By Fawzia Moodley.
“I have been talking to leaders of rich countries to address the problem of post-pandemic economic meltdown. We have to work for social protection for marginalised people in low-income countries and focus on children, education, health, and protection. That is not a big investment compared to what we are going to lose – a whole generation.” – Nobel Laureate Kailash Satyarthi
– A mere 53 billion US dollars per annum – equivalent to 10 days of military spending – would ensure all children in low-income* countries benefit from social protection, Nobel Laureate Kailash Satyarthi told the 5th Global Conference on the Elimination of Child Labour.
He said this was a small price to pay considering the catastrophic consequences of the increase in child labour since 2016, after several years of decline in child labour numbers.
An estimated 160 million** kids are child labourers, and unless there is a drastic reversal, another 9 million are expected to join their ranks.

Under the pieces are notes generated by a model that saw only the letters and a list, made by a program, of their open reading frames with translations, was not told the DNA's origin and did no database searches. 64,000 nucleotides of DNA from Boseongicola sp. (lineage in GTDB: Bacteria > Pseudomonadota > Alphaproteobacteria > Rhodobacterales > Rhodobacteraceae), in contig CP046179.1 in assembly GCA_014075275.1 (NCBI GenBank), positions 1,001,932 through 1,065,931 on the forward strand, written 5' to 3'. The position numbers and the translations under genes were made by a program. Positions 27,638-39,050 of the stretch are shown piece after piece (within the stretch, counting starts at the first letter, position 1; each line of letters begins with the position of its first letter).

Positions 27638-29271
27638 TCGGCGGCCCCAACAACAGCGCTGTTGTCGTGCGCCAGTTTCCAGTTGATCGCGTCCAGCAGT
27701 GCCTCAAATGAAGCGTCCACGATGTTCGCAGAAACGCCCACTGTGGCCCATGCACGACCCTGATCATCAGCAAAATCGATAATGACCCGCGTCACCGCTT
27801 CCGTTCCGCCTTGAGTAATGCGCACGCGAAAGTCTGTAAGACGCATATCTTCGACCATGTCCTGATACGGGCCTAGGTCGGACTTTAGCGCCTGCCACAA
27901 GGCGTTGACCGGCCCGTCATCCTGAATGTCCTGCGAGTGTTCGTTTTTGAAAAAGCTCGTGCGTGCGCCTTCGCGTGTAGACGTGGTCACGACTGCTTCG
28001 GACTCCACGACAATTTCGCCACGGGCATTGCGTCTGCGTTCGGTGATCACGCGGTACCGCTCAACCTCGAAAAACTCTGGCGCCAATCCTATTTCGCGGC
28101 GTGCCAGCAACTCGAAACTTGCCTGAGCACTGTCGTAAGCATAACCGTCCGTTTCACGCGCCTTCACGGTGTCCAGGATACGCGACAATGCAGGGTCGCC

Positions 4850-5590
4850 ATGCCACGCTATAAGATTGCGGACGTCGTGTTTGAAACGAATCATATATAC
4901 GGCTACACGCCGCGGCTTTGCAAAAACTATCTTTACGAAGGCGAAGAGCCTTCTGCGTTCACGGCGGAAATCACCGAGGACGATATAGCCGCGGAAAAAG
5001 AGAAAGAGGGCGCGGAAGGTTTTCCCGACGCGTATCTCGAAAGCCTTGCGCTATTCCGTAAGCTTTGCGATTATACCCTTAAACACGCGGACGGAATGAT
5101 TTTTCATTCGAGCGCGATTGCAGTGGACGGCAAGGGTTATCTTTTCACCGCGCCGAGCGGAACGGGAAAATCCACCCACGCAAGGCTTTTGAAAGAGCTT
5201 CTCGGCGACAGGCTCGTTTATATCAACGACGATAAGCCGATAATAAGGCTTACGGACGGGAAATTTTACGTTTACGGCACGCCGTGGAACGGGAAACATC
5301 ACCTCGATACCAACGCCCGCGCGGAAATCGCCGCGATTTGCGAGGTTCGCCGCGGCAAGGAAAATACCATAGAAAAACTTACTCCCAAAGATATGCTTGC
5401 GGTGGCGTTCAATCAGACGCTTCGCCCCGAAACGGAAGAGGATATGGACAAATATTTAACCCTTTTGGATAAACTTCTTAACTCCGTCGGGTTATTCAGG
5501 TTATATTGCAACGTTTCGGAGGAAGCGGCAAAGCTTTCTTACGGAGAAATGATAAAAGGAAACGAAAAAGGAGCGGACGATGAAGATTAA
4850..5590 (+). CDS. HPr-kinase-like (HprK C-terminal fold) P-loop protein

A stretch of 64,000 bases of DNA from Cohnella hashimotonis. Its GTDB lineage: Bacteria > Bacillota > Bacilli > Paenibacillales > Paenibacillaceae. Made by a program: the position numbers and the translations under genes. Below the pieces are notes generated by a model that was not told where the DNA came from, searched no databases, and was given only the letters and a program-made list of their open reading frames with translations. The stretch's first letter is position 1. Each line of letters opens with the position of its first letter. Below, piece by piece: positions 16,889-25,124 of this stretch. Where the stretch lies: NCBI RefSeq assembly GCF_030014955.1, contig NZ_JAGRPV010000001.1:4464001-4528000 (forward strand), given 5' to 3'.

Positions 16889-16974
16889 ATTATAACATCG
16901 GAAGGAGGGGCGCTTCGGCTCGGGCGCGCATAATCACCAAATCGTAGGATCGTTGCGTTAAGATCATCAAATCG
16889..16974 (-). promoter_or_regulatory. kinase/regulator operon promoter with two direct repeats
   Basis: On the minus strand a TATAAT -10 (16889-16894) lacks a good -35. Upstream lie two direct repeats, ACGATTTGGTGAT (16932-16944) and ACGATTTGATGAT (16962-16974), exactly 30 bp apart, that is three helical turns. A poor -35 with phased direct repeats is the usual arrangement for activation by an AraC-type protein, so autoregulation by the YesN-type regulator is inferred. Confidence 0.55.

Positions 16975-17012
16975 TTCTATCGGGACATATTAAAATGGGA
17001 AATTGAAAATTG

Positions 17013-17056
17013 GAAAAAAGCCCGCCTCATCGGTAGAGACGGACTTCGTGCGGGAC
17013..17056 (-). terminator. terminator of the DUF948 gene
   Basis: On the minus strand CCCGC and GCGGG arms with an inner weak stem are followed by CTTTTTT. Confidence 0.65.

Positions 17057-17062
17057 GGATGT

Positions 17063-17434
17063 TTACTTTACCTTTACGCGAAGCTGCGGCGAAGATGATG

Satyarthi was among a distinguished group of panellists on setting global priorities for eliminating child labour. The panel included International Labour Organisation(ILO) DG Guy Ryder, South African Employment and Labour Minister Thulas Nxesi, James Quincey, CEO of Coca Cola, Alliance 8.7 chairperson Anousheh Karver and European Union Commissioner Jutta Urpilainen.
The panel discussed child labour in the context of decent work deficits and youth employment. It identified pressing global challenges and priorities for the international community.
Satyarthi said the 53 billion*** US dollars was far from a big ask. Nor was the 22 billion US dollars needed to ensure education for all children. He said this was the equivalent of what people in the US spent on tobacco over six days.
Satyarthi said it was a travesty that the G7, the world’s wealthiest countries, had never debated child labour – something he intends to change.
The panellists attributed the increase in child labour to several factors, including lack of political will, lack of interest from rich countries and embedded cultural and economic factors.